A gruelling week for Nigeria's tech sector
Nigeria may have reduced its import duty, but nothing much has changed
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Nigeria’s Customs Service reduces custom duty…Not really
This week, the Nigerian Customs Service announced a reduction in the import duty on used cars coming into Nigeria. The reduction is not entirely a Nigerian effort but a result of the ECOWAS Common External Tariff (CET) for which Nigeria is a member. Every five years, ECOWAS reviews the CET and it always means new tariffs. This year, it has translated to a reduction in import duties for used cars from 35% to 20%.
It’s a welcome change at a time when Nigeria is battling record inflation levels (15.92% in March). The devaluation of the Naira has also led to a steep rise in the price of used cars, which is worrying when you consider that used cars constitute 95% of the country’s auto market. With all of this, we’re bracing up for a slight reduction in the price of cars, right?
Well, not so fast. Because the Nigerian Customs and the Ministry of Finance can’t quite cope with losing 15% in revenues on used cars. So, just as it reduced import duty, it introduced a 15% National Automotive Council levy on imported used vehicles.
There are already indications that port operators are considering another strike action to push back against the NAC levy, but I’ll be surprised if the revenue-starved ministry of finance reverses this. And if you need a bit of a laugh into Nigeria’s fiscal situation, consider that in the same week where the Ministry of Finance is fighting for its 15%, Muhammadu Buhari has obtained approval from the National Assembly to push spending on fuel subsidy to ₦4 Trillion. That figure is more than the ₦3.42 trillion Nigeria generated as revenue in 2020.
Instead, we’ll talk about Nigeria’s tech sector’s eventful week.
Why tech needs critical media
Last week, Nnanna wrote a blistering piece on the problem with startups focusing solely on big valuations. While wanting to be a unicorn is not a bad thing, without solid unit economics and the right business models, this kind of focus incentivises businesses and founders to fudge the numbers, lie and use all sorts of ends to justify their means.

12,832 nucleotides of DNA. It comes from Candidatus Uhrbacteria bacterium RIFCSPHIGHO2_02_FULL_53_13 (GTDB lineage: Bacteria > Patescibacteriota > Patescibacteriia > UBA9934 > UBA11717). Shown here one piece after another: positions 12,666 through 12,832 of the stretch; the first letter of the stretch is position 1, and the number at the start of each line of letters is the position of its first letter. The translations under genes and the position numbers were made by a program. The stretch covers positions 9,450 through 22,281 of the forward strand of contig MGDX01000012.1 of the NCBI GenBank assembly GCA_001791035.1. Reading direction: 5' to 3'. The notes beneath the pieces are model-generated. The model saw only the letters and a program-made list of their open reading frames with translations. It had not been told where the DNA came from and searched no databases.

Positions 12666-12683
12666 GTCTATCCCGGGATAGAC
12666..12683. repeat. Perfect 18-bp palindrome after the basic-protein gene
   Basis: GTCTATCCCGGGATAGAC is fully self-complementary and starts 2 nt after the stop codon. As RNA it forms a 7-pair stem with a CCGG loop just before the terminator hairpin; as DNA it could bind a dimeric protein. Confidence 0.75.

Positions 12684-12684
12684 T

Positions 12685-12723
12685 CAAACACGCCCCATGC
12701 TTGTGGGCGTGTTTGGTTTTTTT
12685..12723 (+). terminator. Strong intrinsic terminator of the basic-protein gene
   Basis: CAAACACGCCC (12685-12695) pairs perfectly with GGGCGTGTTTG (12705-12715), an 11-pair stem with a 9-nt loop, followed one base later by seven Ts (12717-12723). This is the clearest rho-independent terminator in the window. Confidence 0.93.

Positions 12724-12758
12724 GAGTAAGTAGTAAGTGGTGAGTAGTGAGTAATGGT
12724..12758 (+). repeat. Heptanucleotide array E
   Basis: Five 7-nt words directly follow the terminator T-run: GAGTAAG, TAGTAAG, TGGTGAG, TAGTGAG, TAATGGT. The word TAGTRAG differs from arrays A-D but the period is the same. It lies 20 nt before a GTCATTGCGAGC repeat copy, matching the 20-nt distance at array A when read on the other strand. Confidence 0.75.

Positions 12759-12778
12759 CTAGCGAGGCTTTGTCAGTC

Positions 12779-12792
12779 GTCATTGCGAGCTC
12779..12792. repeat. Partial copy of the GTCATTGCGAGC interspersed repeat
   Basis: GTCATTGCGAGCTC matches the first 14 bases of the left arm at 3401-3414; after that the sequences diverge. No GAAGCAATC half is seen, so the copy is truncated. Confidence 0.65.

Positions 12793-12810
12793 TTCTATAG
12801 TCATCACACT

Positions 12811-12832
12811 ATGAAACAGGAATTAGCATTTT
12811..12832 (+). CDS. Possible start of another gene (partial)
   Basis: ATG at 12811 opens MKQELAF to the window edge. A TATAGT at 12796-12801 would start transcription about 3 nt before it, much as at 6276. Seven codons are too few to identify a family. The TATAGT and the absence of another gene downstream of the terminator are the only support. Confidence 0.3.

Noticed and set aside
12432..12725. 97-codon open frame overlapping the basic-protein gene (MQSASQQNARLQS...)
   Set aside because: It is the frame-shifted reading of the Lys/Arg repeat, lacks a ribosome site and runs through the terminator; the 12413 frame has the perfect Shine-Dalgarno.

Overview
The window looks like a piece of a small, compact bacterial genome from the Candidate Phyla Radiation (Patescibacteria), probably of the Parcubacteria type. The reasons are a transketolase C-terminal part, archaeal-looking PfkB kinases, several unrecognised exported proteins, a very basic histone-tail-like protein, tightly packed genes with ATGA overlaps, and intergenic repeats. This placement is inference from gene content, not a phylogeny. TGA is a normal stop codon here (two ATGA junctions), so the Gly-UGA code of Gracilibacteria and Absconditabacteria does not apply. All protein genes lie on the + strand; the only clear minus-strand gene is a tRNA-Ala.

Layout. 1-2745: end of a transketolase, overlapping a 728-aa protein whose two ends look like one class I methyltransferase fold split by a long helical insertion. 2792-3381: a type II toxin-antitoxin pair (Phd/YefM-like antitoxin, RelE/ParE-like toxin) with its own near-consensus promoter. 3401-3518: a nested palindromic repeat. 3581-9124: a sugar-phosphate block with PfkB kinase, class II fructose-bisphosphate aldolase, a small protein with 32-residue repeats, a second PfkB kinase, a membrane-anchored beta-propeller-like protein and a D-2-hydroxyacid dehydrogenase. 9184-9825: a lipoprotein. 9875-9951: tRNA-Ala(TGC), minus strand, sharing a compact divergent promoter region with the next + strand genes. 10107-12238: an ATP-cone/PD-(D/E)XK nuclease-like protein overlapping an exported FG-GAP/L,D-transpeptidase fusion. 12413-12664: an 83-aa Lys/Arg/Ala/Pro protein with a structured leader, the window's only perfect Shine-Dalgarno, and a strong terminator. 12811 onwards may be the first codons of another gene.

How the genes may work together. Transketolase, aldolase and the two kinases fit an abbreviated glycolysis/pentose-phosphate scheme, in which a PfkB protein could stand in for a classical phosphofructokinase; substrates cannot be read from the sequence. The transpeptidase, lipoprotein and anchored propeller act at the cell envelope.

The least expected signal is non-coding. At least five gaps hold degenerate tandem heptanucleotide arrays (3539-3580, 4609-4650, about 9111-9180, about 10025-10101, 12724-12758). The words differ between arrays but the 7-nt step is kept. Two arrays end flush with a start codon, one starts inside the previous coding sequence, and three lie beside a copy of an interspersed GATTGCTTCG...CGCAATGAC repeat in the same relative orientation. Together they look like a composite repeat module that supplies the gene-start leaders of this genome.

This week’s expose and the subsequent conversations on Flutterwave show (if the allegations hold true), the extent to which founders are willing to bend the rules to create valuable startups. I’ve seen a few tweets to suggest that in building innovative products, founders often have to play in regulatory grey areas and be willing to break things first and ask questions later. There are aspects of this ethos I understand, but as founders build, there’s a need to ask tough questions and allow critique—including those from the media—to become guardrails.
It’s incredibly easy to say right now that a strong and independent media is what holds leaders to account, but the Nigerian ecosystem has not always made things easy. Founders have more visibility than the people who report on them, and Nigeria’s culture of silence towards the excesses of powerful people also extends to tech. It makes for very few investigative pieces and makes every critical question come off as “hate.”
In the end, this feels like a net positive for tech journalism. Balanced and responsible reporting on weighty matters enhances trust in journalists and makes more employees willing to share the realities of what it’s like to work in startups. I expect that we’ll continue to have conversations on work culture and startups long into the year, and while we’re very far from having any real guardrails, I’m confident we’re well on our way there.